CHAMPAIGN, Ill. -- After decades of effort, scientists are finally figuring out how insects develop resistance to environmentally friendly farming practices - such as crop rotation - that are designed to kill them. The researchers say their insights will help develop more sustainable agricultural practices.
In their study, published in the journal Evolutionary Applications, the researchers report that the key to rotation-resistance, at least for the western corn rootworm, lies in its gut. (See infographic.)
Previous research from this team, led by University of Illinois eco-physiologist Manfredo Seufferheld, found that heightened activity of protein-degrading enzymes and changes in the microbial community of the gut allowed rotation-resistant rootworm beetles to tolerate a diet of soybean leaves longer than other rootworm beetles. This gave them an advantage wherever crop rotation was practiced: If a female rootworm beetle lingered long enough in a soybean field to deposit her eggs there, and that field was planted with corn the following spring, her larvae would emerge, feed on corn roots and grow up to repeat the cycle. (Any larvae that emerge in soybean fields will die.)
The new study looks at gene expression in the insect's gut, and also finds significant differences between rotation-resistant and susceptible (also called "wild type") rootworm beetles. These differences in gene expression may help researchers develop molecular markers to identify rotation-resistant rootworms and improve rootworm-management strategies.
"We found many genes that are differentially expressed between wild-type and rotation-resistant rootworms - over 3,000 genes," Seufferheld said.
Some of these genes code for proteins involved in immune regulation and antimicrobial functions, he said. This could help explain the differences seen in microbial populations in the digestive systems of rotation-resistant and wild-type rootworms, he said. The same types of microbes are present in each, but in different proportions.
In an earlier study, Seufferheld and his colleagues found that rotation-resistant rootworms had higher activity of a protein known as cathepsin L. This enzyme helps the beetles digest soybean leaves and its increased activity gives rotation-resistant bugs an edge over their wild-type peers. When the researchers treated the bugs with antibiotics, however, the level of cathepsin L activity in the rotation-resistant rootworms dropped to that of the wild-type bugs. This caused the rotation-resistant beetles to die just as quickly as their wild-type peers on a diet of soybean leaves.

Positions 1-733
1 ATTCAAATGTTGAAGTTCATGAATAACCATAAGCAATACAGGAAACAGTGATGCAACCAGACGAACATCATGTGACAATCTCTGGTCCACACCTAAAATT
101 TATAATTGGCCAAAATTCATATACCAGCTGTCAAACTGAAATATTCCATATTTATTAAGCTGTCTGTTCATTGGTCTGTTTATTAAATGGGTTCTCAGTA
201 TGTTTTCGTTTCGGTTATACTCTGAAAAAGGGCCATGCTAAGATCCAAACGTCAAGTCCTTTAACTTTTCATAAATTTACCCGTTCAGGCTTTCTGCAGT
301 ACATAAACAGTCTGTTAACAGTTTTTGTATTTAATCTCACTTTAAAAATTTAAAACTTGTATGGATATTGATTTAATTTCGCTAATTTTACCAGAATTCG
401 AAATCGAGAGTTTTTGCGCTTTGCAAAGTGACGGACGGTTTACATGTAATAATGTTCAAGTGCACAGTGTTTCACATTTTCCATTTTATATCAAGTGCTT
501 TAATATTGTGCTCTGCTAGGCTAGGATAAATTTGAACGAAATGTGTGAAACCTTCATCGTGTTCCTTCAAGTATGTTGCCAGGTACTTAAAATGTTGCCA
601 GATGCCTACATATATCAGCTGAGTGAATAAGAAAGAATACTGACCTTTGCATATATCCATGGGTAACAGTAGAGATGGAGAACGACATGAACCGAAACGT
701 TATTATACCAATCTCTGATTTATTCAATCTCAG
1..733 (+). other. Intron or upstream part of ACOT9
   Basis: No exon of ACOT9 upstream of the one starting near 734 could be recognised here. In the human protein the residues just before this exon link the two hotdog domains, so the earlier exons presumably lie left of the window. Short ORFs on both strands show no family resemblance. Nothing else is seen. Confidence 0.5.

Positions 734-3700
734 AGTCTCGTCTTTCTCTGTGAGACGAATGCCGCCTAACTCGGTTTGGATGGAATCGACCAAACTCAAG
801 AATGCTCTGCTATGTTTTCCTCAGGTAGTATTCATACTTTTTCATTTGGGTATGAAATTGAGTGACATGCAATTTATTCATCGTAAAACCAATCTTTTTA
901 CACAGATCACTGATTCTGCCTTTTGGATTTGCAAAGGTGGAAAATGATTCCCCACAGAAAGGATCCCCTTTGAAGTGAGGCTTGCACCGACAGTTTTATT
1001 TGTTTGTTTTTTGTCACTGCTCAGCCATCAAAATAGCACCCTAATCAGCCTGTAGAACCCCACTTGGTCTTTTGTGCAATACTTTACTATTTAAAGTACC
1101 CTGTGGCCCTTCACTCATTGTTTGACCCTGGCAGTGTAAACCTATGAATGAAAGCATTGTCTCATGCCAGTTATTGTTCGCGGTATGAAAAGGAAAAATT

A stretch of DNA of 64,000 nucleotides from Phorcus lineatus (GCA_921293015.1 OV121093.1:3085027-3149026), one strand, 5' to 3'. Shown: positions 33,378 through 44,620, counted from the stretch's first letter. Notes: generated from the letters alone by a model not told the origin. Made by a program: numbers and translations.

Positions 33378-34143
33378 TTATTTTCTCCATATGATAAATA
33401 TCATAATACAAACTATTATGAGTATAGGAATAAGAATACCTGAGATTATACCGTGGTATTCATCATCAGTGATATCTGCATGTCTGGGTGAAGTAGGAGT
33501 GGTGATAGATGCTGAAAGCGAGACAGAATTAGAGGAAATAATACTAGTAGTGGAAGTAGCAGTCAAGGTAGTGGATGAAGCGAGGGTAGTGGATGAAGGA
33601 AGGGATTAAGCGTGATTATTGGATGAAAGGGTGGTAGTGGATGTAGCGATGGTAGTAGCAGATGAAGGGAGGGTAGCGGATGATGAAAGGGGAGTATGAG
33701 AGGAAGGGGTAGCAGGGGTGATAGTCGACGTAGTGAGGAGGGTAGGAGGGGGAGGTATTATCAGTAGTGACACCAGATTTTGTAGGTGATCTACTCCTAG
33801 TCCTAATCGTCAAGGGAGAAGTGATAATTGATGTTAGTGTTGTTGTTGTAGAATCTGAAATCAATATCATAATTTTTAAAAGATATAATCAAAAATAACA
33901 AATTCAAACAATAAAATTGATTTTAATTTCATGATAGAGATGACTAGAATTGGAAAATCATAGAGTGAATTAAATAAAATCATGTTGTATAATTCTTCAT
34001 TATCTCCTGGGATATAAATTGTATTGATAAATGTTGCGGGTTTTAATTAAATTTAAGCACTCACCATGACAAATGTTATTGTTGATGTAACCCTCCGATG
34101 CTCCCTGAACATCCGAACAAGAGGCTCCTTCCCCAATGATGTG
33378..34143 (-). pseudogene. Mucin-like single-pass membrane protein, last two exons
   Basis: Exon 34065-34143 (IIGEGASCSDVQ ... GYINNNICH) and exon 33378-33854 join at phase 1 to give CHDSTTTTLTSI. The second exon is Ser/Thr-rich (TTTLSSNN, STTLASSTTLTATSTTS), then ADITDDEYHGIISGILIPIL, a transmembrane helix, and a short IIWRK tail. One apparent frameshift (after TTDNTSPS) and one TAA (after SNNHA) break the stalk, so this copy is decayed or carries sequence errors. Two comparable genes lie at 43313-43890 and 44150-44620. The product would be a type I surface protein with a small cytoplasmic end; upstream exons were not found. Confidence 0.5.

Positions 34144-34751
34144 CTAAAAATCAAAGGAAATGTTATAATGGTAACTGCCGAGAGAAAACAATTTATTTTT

"The microbial community is somehow helping the rootworms boost the cathepsin levels," Seufferheld said. "We don't know exactly how.
"We also found differentially regulated genes involved in detoxification and genes involved in transport of metabolic products, lipids, sterols and drugs in and out of the cell," Seufferheld said. Some of these genes are associated with insect resistance to other toxins, he said.
The new study deepens scientists' understanding of the complex interplay of forces that give rise to rotation resistance, he said.
"The evolution of resistance in insects is complex: Human activity, the evolutionary history of the insects, the host and non-host plants, the microbial community and the genes all play a role," Seufferheld said.
All of these factors exist within an environmental context, he said. In areas dominated by corn and soybeans, rotation-resistance is more prevalent, while more diverse agricultural landscapes that also include corn and soybeans report no problem with rotation resistance.
"When we disturb the ecology with our agricultural landscape, there are going to be consequences - even with the most ecologically benign approaches, such as crop rotation," Seufferheld said. "Understanding the interplay of ecology and evolution will allow us to design more sustainable agricultural practices while minimizing undesirable consequences."
The study team included researchers from the University of Buenos Aires - CONICET, Argentina; DuPont Pioneer, Buenos Aires; the Illinois Natural History Survey, which is part of the Prairie Research Institute at the University of Illinois; the U. of I. departments of entomology and crop sciences; the Roy J. Carver Biotechnology Center at Illinois; and the University of Nebraska, at Lincoln.
The Agriculture and Food Research Initiative of the USDA National Institute of Food and Agriculture supported this research.
To reach Manfredo Seufferheld, call 217-979-3052; email email@example.com.